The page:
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SLEITI Engaged Stakeholders on EITI Board's Strategic Themes and Validation

Ahead of the Extractive Industries Transparency Initiative (EITI) Board's Retreat scheduled for 12th February, 2020 in Oslo, Norway- where senior government representatives will assemble to discuss EITI's role in addressing corruption, EITI's contribution in the global discussions on energy transition; its impact, and reviewing the current validation model-the Multi-stakeholder group (MSG) of the Sierra Leone Extractive Industries Transparency Initiative ( SLEITI) has held a half-day stakeholders dialogue forum to discuss its views on the above mentioned thematic areas. The session was held at the SLEITI Secretariat , 17 Charles Street, Freetown. 

The SLEITI National Coordinator Mina Horace's presentation on corruption in the global extractive sector, validation models, and that of the Communications Officer's -Mohamed Fernando Conteh on EITI implementation in Sierra Leone, set the tone for dialogue, which saw stakeholders making their inputs into SLEITI's views in respect of the thematic areas. 

In her presentation, Madam Horace drew the attention of participants to the high level of corruption in the sector citing that it's riddled with massive cases of illicit financial flows, bribery and corruption. Using the extractive sector Value Chain, she explained the potential for corruption in each step of the Value Chain. Madam Horace mentioned how the EITI is helping to fight corruption through the production of annual EITI reports which, among others, reveals gaps in the legal and regulatory frameworks, shortfalls in the fiscal regime, gaps in the license award process, discrepancies between governments and companies payments and identification of flaws within contracts. 

In a recent report by the Organization for Economic Cooperation and Development ( OECD), Madam Horace said one-fifth of the 427 foreign bribery actions examined came from the extractive sector, noting that " the debate on the role of EITI in fighting corruption in Sierra Leone and the extractive sector at large is a flagship work in progress". 

On Validation, Madam Horace's presentation  indicated that validation is an essential feature of the EITI process and that it serves to assess performance and promote dialogue and learning at country level. The process also safeguards the integrity of the EITI by holding all implementing countries to the same standards, including providing stakeholders with an independent assessment of whether EITI implementation in a country is in line with the provisions of the EITI Standard. 

Stakeholders view on corruption following her presentations were in line with EITI questions on the  thematic areas. for instance, whether corruption mitigation in the extractive sector was considered by the SLEITI MSG in its implementation objectives? In response, it was the view of stakeholders that corruption is predominant across the extractive industries Value Chain adding that the EITI could be one of the several stakeholder approaches to addressing corruption, which many said have "plunged deprived nations, but resource rich, into a circle of debt and borrowing". Stakeholders urged the EITI to find means of addressing all the " known corruption issues " affecting the sector.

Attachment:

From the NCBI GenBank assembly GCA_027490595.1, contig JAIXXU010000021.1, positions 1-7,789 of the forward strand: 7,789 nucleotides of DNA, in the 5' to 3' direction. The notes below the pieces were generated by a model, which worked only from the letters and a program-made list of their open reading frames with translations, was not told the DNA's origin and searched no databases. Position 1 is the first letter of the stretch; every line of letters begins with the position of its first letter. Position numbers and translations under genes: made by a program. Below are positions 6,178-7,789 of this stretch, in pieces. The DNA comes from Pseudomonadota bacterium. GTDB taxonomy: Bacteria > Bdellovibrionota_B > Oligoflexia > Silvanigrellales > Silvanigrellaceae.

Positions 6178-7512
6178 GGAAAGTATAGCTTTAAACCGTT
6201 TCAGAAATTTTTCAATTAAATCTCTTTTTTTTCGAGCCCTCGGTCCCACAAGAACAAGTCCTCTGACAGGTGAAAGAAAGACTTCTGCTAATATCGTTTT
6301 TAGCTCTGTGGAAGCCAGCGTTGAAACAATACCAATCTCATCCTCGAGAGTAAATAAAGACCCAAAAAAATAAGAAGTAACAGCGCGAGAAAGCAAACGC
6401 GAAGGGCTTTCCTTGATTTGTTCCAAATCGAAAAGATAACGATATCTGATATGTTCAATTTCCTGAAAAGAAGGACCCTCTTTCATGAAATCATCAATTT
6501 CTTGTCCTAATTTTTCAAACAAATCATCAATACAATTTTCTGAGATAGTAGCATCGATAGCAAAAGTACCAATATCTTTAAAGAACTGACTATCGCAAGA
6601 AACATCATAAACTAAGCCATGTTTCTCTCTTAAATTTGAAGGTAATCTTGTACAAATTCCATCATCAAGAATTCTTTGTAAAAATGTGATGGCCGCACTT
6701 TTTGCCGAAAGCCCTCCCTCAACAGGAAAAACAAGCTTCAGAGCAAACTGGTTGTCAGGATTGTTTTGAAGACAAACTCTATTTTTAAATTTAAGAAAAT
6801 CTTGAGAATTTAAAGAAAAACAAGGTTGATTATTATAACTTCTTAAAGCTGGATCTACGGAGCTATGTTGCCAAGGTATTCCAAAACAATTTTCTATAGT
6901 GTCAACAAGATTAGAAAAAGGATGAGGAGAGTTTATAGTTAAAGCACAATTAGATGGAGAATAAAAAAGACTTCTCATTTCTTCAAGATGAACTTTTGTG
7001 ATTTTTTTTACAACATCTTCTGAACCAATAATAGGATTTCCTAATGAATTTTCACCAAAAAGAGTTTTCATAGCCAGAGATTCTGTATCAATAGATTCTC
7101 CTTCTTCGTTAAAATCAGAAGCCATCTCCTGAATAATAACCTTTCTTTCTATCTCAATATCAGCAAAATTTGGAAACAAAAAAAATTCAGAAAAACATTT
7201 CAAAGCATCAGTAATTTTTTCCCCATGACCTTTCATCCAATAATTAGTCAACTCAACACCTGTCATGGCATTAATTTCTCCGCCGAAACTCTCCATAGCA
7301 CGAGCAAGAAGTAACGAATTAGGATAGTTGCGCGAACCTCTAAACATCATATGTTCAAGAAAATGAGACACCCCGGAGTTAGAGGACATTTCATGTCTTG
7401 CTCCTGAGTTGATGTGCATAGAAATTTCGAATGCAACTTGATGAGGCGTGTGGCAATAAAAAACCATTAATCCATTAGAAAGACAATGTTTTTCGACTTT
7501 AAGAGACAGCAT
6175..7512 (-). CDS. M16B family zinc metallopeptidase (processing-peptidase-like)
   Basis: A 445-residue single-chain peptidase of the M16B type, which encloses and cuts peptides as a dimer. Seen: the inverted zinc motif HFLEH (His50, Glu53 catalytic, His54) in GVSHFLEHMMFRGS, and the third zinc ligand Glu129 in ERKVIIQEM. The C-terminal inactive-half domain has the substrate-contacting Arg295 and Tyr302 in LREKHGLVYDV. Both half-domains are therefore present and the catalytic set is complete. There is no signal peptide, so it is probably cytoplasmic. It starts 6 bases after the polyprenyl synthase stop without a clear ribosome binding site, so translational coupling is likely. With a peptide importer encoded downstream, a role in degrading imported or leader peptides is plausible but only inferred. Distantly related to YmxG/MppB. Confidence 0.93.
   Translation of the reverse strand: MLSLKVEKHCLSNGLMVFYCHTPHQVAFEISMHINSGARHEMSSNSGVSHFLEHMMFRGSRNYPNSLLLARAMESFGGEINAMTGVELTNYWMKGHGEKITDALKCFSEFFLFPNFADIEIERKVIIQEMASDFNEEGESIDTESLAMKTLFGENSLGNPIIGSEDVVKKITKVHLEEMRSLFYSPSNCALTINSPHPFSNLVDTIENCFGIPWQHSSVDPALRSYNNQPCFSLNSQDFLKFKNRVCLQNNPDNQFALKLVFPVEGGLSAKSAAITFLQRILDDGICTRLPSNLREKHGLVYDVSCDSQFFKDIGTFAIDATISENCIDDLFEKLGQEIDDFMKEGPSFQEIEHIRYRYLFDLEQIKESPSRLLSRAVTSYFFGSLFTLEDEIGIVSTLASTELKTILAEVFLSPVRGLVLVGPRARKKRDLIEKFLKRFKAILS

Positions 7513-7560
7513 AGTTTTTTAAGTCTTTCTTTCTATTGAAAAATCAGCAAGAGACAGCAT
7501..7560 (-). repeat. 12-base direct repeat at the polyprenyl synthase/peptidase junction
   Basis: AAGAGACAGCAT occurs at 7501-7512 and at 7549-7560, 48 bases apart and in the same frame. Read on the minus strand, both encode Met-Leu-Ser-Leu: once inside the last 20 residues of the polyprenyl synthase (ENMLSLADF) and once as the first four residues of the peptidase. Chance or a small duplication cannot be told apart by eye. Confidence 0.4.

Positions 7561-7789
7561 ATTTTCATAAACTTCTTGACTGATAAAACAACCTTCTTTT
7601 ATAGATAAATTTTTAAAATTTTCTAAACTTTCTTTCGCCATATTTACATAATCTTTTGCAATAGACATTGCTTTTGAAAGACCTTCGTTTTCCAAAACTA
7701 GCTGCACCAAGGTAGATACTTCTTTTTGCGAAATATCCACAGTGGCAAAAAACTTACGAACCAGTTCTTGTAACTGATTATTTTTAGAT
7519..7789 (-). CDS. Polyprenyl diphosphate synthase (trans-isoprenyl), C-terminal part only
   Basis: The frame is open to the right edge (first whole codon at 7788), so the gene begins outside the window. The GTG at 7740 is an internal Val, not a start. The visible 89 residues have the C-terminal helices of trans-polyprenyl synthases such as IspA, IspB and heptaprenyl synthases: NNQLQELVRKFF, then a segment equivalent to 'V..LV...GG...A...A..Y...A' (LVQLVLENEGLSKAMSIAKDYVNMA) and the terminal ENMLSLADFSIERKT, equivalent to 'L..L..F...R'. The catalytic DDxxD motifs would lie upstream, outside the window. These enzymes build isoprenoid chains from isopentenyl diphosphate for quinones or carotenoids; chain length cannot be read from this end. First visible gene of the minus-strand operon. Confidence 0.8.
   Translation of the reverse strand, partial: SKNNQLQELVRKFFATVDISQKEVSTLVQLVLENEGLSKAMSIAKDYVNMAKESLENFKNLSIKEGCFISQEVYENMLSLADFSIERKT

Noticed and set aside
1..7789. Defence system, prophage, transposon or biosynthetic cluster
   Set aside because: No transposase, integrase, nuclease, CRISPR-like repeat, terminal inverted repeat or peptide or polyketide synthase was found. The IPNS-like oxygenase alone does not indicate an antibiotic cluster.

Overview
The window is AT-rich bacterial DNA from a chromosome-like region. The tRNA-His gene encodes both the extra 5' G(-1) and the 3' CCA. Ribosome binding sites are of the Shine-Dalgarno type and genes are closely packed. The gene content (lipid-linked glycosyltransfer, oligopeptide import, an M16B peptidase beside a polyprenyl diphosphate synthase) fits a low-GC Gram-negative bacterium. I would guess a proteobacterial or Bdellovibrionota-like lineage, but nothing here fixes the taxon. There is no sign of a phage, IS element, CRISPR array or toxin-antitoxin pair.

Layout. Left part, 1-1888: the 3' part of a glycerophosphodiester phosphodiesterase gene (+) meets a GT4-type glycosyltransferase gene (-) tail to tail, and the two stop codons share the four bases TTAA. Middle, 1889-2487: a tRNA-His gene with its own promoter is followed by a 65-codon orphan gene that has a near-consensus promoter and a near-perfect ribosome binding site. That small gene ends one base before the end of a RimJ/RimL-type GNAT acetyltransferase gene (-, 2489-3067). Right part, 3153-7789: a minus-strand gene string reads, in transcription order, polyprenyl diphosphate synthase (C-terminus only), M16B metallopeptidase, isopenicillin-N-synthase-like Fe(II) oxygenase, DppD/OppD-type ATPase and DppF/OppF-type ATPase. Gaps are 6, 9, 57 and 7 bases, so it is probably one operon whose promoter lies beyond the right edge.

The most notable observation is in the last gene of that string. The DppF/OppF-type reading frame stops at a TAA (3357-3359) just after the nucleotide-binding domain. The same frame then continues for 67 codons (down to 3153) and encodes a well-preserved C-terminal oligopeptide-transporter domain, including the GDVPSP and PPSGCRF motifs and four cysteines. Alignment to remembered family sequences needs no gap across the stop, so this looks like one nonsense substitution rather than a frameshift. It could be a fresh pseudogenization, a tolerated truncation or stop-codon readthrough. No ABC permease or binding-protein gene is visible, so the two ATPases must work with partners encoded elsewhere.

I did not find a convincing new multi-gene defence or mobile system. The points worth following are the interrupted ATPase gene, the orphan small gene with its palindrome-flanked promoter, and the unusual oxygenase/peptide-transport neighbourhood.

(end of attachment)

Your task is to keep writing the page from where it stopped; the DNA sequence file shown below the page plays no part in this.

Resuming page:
In addition to SLEITI reconciliation reports which many acknowledged has helped to uncover revenues that are uncounted for, they also pointed out that the government of Sierra Leone has demonstrated undisputed commitment in the fight against corruption through the enactment of the new  2019 Anti-Corruption Commission Act, and the Extractive Industries Revenue Act of 2018. They hold the view that the aforementioned laws could serve many purposes including the fight against corruption in the extarctive sector in Sierra Leone.

Speaking on the current validation model earlier mentioned by Madam Horace, stakeholders were of the view that the introduction of new EITI requirements from time to time sometimes affect implementation, thus making the process seemingly complex. In addition, it was mentioned that implementing countries should also undertake due diligence in advance on independent validators hired by the EITI International Secretariat.  

With these and more, Madam Horace said the consolidated views of stakeholders will form part of Sierra Leone's input to the EITI's Board discussion in Oslo; where Sierra Leone will be represented in high level strategic discussion by the Minster of State, Office of the Vice President; Chair, SLEITI MSG. According to stakeholders, the Minister's participation will further raise the profile of Sierra Leone's commitment in implementing the EITI Standard and the fight against corruption in the oil, gas, and mining sectors. 

In attendance at the nationwide half-day consultations forum were the Minister of State, Office of the Vice President; Chair SLEITI MSG, officials from the National Minerals Agency, National Revenue Authority, Petroleum Directorate, Ministry of Finance, Ministry of Mines and Mineral Resources, Environmental Protection Agency, Corporate Affairs Commission, the Anti-Corruption Commission, and other key agencies and organizations. The large scale mining companies were represented by Sierra Rutile under the Chamber of Mines, and  civil society groups attended under the umbrella of National Advocacy Coalition on Extractives ( NACE), including the Media.